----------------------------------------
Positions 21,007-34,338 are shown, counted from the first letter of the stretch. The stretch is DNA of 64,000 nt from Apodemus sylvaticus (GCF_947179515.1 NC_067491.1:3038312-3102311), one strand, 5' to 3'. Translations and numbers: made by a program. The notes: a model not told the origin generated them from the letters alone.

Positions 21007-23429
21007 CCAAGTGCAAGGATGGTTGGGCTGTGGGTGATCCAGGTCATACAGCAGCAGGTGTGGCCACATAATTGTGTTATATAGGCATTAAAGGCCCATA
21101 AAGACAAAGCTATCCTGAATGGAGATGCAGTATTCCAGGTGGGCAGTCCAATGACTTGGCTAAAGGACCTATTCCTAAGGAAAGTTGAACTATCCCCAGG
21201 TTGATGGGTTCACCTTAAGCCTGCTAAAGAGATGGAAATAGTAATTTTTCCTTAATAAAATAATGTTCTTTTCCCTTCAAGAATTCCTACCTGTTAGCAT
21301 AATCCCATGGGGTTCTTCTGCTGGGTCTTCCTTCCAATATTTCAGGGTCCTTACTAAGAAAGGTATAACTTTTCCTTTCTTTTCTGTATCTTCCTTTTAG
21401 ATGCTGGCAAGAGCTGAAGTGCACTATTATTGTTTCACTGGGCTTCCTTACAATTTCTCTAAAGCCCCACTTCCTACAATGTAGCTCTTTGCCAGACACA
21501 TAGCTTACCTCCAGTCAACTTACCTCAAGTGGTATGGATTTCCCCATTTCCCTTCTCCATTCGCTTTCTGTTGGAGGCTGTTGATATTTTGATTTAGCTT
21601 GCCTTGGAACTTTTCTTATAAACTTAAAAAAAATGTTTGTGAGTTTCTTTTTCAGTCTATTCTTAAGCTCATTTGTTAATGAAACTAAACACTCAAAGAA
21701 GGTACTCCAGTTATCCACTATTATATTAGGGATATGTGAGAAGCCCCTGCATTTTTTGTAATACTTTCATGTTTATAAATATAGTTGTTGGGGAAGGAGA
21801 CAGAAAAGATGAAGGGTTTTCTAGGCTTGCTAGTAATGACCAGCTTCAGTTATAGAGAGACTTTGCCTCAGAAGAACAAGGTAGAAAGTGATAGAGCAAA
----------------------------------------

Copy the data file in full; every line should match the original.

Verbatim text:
Positions 21,007-34,338 are shown, counted from the first letter of the stretch. The stretch is DNA of 64,000 nt from Apodemus sylvaticus (GCF_947179515.1 NC_067491.1:3038312-3102311), one strand, 5' to 3'. Translations and numbers: made by a program. The notes: a model not told the origin generated them from the letters alone.

Positions 21007-23429
21007 CCAAGTGCAAGGATGGTTGGGCTGTGGGTGATCCAGGTCATACAGCAGCAGGTGTGGCCACATAATTGTGTTATATAGGCATTAAAGGCCCATA
21101 AAGACAAAGCTATCCTGAATGGAGATGCAGTATTCCAGGTGGGCAGTCCAATGACTTGGCTAAAGGACCTATTCCTAAGGAAAGTTGAACTATCCCCAGG
21201 TTGATGGGTTCACCTTAAGCCTGCTAAAGAGATGGAAATAGTAATTTTTCCTTAATAAAATAATGTTCTTTTCCCTTCAAGAATTCCTACCTGTTAGCAT
21301 AATCCCATGGGGTTCTTCTGCTGGGTCTTCCTTCCAATATTTCAGGGTCCTTACTAAGAAAGGTATAACTTTTCCTTTCTTTTCTGTATCTTCCTTTTAG
21401 ATGCTGGCAAGAGCTGAAGTGCACTATTATTGTTTCACTGGGCTTCCTTACAATTTCTCTAAAGCCCCACTTCCTACAATGTAGCTCTTTGCCAGACACA
21501 TAGCTTACCTCCAGTCAACTTACCTCAAGTGGTATGGATTTCCCCATTTCCCTTCTCCATTCGCTTTCTGTTGGAGGCTGTTGATATTTTGATTTAGCTT
21601 GCCTTGGAACTTTTCTTATAAACTTAAAAAAAATGTTTGTGAGTTTCTTTTTCAGTCTATTCTTAAGCTCATTTGTTAATGAAACTAAACACTCAAAGAA
21701 GGTACTCCAGTTATCCACTATTATATTAGGGATATGTGAGAAGCCCCTGCATTTTTTGTAATACTTTCATGTTTATAAATATAGTTGTTGGGGAAGGAGA
21801 CAGAAAAGATGAAGGGTTTTCTAGGCTTGCTAGTAATGACCAGCTTCAGTTATAGAGAGACTTTGCCTCAGAAGAACAAGGTAGAAAGTGATAGAGCAAA